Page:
Trying to avoid risk to aircrews is not, in and of itself, sufficient justification for removing pilots from the cockpit of the future Long-Range Strike Bomber, said retired Lt. Gen. Christopher Miller, former deputy chief of staff for strategic plans and programs. Indeed, pilots have always been asked to go into harm’s way and they have done so, he told attendees of AFA’s Air Warfare Symposium in Orlando, Fla., on Thursday. What would make a compelling case for removing the pilots is if LRS-B would be able to accomplish something that it could not otherwise do with humans onboard, he said during the symposium’s panel discussing long-range strike in a contested environment. An example of this would be the bomber providing close air support for an extended period of hours beyond the endurance of an aircrew, he said.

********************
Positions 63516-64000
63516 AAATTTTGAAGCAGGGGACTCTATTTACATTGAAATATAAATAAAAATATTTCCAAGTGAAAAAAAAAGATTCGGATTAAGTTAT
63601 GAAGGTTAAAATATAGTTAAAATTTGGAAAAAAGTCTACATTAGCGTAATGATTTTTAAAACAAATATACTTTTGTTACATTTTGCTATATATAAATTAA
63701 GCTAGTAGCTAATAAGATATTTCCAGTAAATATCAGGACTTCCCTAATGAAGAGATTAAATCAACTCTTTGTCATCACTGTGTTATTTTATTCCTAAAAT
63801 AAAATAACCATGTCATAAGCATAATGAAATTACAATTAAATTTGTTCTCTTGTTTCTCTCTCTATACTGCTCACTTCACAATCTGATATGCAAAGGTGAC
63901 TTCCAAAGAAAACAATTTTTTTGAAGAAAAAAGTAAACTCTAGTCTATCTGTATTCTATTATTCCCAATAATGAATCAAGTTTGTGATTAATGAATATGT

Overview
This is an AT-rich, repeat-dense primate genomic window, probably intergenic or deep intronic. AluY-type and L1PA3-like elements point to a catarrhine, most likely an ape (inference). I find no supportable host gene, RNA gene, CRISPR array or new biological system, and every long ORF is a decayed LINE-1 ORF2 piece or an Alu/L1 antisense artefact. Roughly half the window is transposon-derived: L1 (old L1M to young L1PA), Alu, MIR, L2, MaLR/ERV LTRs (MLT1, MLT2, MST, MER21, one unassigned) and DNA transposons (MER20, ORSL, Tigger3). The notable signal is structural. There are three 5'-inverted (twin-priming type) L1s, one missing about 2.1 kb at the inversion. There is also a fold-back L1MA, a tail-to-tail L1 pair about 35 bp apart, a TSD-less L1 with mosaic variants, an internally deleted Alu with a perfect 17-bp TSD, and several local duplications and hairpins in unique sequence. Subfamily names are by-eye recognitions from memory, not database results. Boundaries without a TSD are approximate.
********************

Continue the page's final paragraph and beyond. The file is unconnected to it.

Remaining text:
March 4, 2024
The Air Force has published images of an operational hypersonic Air-Launched Rapid-Response Weapon (ARRW) in Guam; a disclosure possibly meant to send a message to China but which raises questions about the future of the ARRW, which the Air Force insists it is not planning to procure in quantity.